NASA announced on Monday, September 23, 2019, their plans to develop and launch an asteroid-hunting space telescope as early as 2024. The project called Near-Earth Object (NEO) Surveillance Mission lets scientists determine potential hazards to Earth by detecting NEOs and classifying their properties.
According to Thomas Zurbuchen, NASA's associate administrator for science, the concept is based on the NEOCam mission which was a finalist in the Discovery-class planetary science mission competition.
In Zurbuchen's presentation, the telescope will discover 90% of asteroids wider than 140 m (459 feet) that can possibly hit Earth within 10 years. The planetary defense strategy and goals are "to detect NEOs, determine their orbits, and characterize their physical properties using all data-sources, per Congressional guidelines" and "to develop new technologies for NEO detection and impact mitigation."
By doing so, this allows scientists to closely examine how the solar system evolves, thus, identifying potential risks to life on Earth. The planetary defense aims to assess, detect, mitigate, characterize, and coordinate.
The notable difference for NEO Surveillance Mission is that it will be supervised by NASA instead of another program. The Jet Propulsion Laboratory will monitor the development of the mission under NASA's program.
"Early detection and deflection of an asteroid on a collision course for Earth could save countless lives. A space-based asteroid-hunting telescope will better equip the world to be prepared for any potential threats," said Bill Nye, CEO of The Planetary Society, in a press statement.
Image credit: The Planetary Society
NASA aspires to conduct more planetary defense missions in the future and support proposals for NEO research and technologies to identify asteroids on track that have chances of hitting Earth.
Casey Dreier, chief advocate for The Planetary Society said that this represents an entirely new way of planning planetary defense, and it will not only be launched as a ground-based telescope observing the program but as a development program as a whole to proactively monitor NEOs.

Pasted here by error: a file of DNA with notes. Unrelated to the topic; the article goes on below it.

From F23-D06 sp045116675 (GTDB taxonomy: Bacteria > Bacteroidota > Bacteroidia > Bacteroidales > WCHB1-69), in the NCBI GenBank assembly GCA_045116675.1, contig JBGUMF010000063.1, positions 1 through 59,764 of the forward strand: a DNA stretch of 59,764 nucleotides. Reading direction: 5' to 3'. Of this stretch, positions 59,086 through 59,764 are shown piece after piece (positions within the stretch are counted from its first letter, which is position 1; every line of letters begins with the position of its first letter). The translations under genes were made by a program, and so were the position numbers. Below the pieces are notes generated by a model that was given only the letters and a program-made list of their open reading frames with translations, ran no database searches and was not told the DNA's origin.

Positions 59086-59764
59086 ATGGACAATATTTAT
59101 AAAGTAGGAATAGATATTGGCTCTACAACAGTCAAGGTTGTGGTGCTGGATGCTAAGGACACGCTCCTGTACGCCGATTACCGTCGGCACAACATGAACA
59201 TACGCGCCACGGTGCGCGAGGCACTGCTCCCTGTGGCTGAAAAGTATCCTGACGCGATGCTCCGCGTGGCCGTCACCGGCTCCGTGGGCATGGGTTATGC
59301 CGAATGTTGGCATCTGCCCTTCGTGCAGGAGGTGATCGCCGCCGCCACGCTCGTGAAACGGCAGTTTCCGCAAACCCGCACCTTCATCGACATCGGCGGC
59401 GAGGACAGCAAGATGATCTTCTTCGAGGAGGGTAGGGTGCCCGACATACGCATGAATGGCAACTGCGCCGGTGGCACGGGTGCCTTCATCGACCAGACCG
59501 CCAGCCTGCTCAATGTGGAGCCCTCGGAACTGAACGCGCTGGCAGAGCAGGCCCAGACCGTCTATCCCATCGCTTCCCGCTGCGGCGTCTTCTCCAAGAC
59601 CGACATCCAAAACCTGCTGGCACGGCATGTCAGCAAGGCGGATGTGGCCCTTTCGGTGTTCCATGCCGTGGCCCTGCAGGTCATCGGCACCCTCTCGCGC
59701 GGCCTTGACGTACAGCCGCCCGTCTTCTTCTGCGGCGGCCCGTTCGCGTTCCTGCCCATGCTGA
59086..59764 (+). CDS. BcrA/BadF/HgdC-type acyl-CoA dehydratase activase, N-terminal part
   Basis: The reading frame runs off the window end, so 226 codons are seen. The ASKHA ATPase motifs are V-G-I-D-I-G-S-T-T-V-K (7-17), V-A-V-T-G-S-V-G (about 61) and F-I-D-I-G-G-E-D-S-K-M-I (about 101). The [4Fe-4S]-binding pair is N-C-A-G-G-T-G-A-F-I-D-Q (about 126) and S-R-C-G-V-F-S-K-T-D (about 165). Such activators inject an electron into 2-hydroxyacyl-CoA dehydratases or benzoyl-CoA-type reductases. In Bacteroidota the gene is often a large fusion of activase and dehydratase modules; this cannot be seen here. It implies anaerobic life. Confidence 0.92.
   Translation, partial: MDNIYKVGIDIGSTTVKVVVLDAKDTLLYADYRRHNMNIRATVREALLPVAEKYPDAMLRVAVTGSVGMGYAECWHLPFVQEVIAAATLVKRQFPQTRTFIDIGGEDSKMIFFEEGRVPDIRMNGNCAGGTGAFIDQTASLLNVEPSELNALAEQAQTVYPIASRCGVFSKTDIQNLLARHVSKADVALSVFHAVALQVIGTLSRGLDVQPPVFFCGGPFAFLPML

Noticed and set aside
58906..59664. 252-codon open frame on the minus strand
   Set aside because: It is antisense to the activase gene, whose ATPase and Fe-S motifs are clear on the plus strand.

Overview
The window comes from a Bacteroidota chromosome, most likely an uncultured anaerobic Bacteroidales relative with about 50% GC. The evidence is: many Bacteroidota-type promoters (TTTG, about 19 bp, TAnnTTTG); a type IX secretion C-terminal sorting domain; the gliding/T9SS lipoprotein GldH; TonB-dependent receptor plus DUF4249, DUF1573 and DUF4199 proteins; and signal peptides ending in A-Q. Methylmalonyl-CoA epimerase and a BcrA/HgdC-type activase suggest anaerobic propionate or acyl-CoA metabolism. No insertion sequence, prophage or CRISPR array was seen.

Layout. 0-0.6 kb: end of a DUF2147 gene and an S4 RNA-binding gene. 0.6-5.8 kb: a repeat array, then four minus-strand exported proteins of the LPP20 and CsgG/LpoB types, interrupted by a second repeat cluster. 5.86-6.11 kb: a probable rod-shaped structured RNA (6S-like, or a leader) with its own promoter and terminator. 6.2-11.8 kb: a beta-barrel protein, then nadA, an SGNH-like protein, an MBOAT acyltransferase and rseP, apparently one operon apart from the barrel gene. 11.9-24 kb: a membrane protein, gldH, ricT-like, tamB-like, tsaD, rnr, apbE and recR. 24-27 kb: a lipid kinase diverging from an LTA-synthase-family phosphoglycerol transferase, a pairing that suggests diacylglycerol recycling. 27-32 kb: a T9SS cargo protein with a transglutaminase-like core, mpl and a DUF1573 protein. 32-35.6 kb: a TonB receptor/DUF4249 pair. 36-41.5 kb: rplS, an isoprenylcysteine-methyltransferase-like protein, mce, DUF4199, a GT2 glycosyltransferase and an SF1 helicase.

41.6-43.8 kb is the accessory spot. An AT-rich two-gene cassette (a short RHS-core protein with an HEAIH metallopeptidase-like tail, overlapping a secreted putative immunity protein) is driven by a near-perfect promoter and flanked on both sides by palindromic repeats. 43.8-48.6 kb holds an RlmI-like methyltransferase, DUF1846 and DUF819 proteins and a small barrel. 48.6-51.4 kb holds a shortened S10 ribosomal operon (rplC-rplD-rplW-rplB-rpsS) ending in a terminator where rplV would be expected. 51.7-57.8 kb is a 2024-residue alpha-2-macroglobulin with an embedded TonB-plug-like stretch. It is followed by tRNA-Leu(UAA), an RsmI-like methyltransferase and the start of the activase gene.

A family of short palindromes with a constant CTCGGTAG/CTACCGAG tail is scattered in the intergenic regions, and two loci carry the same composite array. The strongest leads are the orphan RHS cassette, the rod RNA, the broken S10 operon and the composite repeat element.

"For too long this effort has limped along with less funding than NASA's public relations office. After years of modest growth, NASA is now committing to an ongoing investment in spacecraft and research that will help ensure the long-term safety of the human race."
Zurbuchen said that the mission would fly a 50 cm (19.6 ft) with a camera in the infrared. The spacecraft would weigh 1 300 kg (2 866 lbs), enabling it to launch on a vehicle same as an Atlas 5 or Falcon 9 to the Earth-Sun L-1 Lagrange point.
Within 10 years, the mission should reach the 90% congressional goal with an anticipated lifetime of 12 years, he added.
The mission's funding would be from the planetary defense program, which would be around $500 million to $600 million.
Prior to NEO Surveillance Mission, NASA launched a project called NEO Wide-field Infrared Survey Explorer (NEOWISE) in 2009.
It has tracked over 800 000 infrared observations of around 34 000 different solar system objects. The telescope was put into hibernation after its frozen hydrogen ran out in 2010, and was repurposed in 2013 as an asteroid-hunting mission using two-shorter wavelength detectors. It is expected to drift from Earth's orbit in Summer 2020.
Featured image credit: NASA/Unsplash
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